One in two adults and one in three children or adolescents in Africa will suffer from back pain at any given time1.

Back pain is an extremely common problem that affects all populations around the world. Research has shown that one in two adults and one in three children or adolescents in Africa will suffer from back pain at any given time1.

Registered Johannesburg physiotherapist Pam Watts and Dr Vilash Boodhoo, a chiropractor from Durban, both report that 80%-85% of people, will at some stage of their lives, experience some form of back pain2, 3. “Mechanical back pain (meaning pain originating from the working parts of the back like the muscles and joints) is one of the most common causes of absenteeism from work, second only to the common flu,” says Dr Boodhoo3.

Furthermore, new research has shown that people who suffer from back pain have a reduced ability to financially sustain themselves and generate wealth1. Back pain affects people of any age, for a variety of reasons including injury, activity as well as some medical conditions. As people get older, the chance of developing lower back pain increases4. “Younger people may experience pain as a result of injury whilst the elderly will mostly experience back pain due to degenerative and arthritic changes in the spine,” explains Dr Boodhoo3.

The human back is composed of a complex structure of muscles, ligaments, tendons, disks, and bones, which work together to support the body and enable us to move around4. “Although chronic back pain is an enigma, acute back strain can be quite troublesome as well. The duration of back pain can vary from a few hours to months or years and pain may resolve on its own or may need to be dealt with professionally,” says Dr Boodhoo3.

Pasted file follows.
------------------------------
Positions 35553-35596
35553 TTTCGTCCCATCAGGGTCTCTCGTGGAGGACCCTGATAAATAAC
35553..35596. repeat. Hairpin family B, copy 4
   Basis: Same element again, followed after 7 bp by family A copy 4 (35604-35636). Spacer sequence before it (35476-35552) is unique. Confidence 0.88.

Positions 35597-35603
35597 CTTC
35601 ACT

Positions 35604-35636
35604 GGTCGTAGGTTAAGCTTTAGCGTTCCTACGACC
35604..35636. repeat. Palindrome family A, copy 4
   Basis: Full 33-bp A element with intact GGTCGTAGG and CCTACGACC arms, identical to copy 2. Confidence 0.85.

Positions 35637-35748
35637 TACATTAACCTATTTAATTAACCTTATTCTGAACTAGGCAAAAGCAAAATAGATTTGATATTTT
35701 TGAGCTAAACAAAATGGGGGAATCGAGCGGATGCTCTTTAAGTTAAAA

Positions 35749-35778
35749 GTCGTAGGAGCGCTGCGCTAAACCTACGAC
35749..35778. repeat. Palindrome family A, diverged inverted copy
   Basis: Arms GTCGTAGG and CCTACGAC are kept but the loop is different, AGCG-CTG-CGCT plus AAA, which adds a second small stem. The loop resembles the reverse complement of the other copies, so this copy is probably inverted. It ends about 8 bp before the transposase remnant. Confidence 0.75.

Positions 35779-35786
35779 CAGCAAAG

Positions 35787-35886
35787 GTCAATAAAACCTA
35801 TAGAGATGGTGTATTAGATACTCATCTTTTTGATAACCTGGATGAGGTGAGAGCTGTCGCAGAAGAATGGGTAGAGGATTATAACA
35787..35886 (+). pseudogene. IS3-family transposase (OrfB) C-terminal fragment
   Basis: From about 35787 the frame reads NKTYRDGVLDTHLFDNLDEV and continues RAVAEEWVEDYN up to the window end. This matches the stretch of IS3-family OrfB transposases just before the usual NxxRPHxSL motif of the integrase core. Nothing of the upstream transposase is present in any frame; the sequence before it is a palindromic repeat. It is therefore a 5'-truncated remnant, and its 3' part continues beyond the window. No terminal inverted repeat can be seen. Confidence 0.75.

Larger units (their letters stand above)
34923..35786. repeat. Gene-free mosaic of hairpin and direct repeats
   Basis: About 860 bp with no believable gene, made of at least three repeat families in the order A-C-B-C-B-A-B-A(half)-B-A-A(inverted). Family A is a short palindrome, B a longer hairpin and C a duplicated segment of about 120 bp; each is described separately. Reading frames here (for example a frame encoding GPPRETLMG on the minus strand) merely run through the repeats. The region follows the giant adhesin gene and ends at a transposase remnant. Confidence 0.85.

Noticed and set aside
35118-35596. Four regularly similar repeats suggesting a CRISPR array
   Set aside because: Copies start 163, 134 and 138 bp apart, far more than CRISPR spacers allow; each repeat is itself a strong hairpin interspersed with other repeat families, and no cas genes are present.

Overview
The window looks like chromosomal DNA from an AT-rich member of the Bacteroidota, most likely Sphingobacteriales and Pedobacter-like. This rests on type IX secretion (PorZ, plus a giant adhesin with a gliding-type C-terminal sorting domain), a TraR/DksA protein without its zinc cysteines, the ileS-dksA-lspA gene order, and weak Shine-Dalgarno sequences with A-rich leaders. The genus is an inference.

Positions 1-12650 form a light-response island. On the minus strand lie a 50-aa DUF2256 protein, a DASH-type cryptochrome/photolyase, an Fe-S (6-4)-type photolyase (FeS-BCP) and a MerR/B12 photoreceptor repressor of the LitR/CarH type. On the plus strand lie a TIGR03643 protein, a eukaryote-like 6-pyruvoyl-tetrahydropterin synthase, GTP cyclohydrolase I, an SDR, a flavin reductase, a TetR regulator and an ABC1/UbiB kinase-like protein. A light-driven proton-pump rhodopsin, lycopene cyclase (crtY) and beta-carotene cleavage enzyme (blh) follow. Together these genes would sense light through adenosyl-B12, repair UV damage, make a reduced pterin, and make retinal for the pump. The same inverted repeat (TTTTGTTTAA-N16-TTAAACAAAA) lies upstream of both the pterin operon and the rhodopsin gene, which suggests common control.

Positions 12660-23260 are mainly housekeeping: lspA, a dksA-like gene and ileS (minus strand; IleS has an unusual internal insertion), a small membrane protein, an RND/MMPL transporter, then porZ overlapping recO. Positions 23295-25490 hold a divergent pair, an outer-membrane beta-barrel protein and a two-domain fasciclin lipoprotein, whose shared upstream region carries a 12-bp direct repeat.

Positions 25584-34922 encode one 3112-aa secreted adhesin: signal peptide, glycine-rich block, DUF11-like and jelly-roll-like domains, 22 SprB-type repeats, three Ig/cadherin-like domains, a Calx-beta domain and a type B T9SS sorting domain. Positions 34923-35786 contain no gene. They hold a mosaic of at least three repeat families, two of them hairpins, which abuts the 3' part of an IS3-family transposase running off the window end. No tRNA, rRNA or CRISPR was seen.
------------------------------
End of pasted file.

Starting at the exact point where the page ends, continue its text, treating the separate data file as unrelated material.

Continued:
According to Dr Boodhoo, the six main reasons for back pain include the following3:

  1. Bad Posture – Sitting for prolonged periods at a desk will lead to slouching and spinal strain. Bad workstations and poor ergonomics commonly lead to back pain. Technological advances have led to people spending too much of time looking at a screen or cell phone therefore causing bad posture.
  2. Lifting heavy objects incorrectly – Individuals often bend their backs in order to lift objects off the ground. Bending and twisting the spine while lifting an object may lead to severe spinal injury.
  3. Sports injuries, accidents and falls also account for a large number of people presenting with back pain – “A rugby player has a higher risk of a back strain compared to an office worker. That rugby player may sustain a force during a tackle that may cause a back strain,” explains Pam Watts2.
  4. Bad sleeping posture – Sleeping on your stomach or curling into the foetal position can lead to back pain.
  5. Cold conditions and use of climate control air conditioners – This can cause muscle spasm in the neck and back.
  6. Stressful situations – The link between stress and somatic pain is well known.

“If you think about our daily lives, we are probably exposed to most of these causes and therefore will be prone to back pain at some time or another,” he says3.

Furthermore, additional risk factors that could predispose someone to lower back pain include pregnancy, leading a sedentary lifestyle, older age, obesity and carrying excess weight, genetics, smoking as well as certain medical conditions such as osteoporosis, arthritis and cancer4. For a condition that is inevitably going to affect us at some point2, 3, what can we do to prevent it?

To a large degree, back pain can be prevented and managed1.

“Always adopt a good posture. A key factor is to avoid being seated for prolonged periods. Change your position often as muscles tire from being inactive. Our spines are intricate structures with multiple working parts and it is for this reason that spines ‘love movement’. Exercise regularly. When lifting, always bend your knees and avoid bending and twisting. Try to keep heavy objects close to your body. Sleep on your back or side and your knees can be slightly bent – do not curl. Keep your environment temperate to avoid muscle spasms and avoid stressful situations,” advises Dr Boodhoo3.

All this is easier said than done. What should you do when you do end up with back pain?